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    How to Determine the Business Value of Data

    Every executive has heard countless vendors say that data is a valuable asset. But exactly how can one know the actual business value of data? If you press salespeople on this point, they will likely admit that it is just rhetoric; of course one can’t really put a dollar value on an organization’s data.

    But the question persists. How much is data worth? Most people tasked with overseeing their organization’s data know that data has value, but can that value be expressed in financial terms? If so, what would that formula look like? Accounting firms have time-tested methods for conducting business valuation analyses for various types of corporate assets, including seemingly nebulous brands, so why couldn’t the same be done to find the business value of data?

    Fortunately, the answer is that such a valuation can be done. The process is somewhat complicated, but here’s how it works at a high level: The first step is organizational – it starts by establishing an Office of Data, led by a Chief Data Officer tasked with data governance, metadata management, data quality and data architecture — responsibilities that are typically spread across various corporate functions. Because data is a valuable commodity within the organization, the organization needs an Office of Data to serve the strategic role as the “broker” of data between creators and users.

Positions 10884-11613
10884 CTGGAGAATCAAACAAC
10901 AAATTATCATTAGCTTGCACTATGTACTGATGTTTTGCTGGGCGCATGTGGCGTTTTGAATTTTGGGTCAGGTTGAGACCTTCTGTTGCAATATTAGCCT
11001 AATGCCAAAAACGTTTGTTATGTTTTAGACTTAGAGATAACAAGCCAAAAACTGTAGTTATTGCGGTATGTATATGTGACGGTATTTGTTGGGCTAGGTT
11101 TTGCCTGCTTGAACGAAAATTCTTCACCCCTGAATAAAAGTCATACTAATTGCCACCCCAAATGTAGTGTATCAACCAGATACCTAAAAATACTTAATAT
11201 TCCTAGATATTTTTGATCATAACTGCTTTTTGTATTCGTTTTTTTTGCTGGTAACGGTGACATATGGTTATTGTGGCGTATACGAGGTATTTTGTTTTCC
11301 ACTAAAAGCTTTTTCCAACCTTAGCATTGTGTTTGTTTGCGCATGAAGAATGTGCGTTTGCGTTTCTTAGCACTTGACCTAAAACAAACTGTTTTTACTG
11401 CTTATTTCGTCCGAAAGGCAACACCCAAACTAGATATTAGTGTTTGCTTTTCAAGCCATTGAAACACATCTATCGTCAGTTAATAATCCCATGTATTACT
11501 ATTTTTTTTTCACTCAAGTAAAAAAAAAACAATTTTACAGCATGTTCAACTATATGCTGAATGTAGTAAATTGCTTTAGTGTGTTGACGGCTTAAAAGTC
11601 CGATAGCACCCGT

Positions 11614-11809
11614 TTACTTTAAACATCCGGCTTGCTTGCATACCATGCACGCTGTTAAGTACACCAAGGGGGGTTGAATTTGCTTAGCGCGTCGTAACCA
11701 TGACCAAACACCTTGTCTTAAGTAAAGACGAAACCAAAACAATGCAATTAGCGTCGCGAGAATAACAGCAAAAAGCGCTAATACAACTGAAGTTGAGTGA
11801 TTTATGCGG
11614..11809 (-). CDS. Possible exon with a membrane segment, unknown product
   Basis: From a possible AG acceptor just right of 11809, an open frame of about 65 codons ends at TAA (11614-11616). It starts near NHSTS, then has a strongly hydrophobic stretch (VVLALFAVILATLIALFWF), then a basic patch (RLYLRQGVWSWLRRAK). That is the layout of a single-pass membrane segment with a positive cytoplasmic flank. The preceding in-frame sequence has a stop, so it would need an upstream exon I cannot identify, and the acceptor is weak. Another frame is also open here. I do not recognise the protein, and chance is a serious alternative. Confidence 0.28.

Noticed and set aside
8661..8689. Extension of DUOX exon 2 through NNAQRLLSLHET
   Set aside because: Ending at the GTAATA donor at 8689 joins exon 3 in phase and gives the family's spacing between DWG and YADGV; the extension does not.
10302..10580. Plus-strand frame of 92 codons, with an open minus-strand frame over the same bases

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    Next, you need to create a comprehensive inventory of the hundreds or thousands of business data elements (BDEs) distributed throughout the organization, and start acquiring the metadata about how each type of data is created and used. Then you need to select individual data stewards responsible for specific chunks of data, and coordinate their efforts to monitor and improve the quality of the data while tracking progress using key metrics.

    The critical next step is to develop a standard method for quantifying how the data elements of the organization exist within the organization. This metric must include the ‘tribal knowledge’ (aka people-based metadata), the frequency of use/demand on the data element, and the overall quality of the data element. We call this metric the Data Certification Score, which is a holistic indicator that measures how the data is used based on both quantitative and qualitative inputs.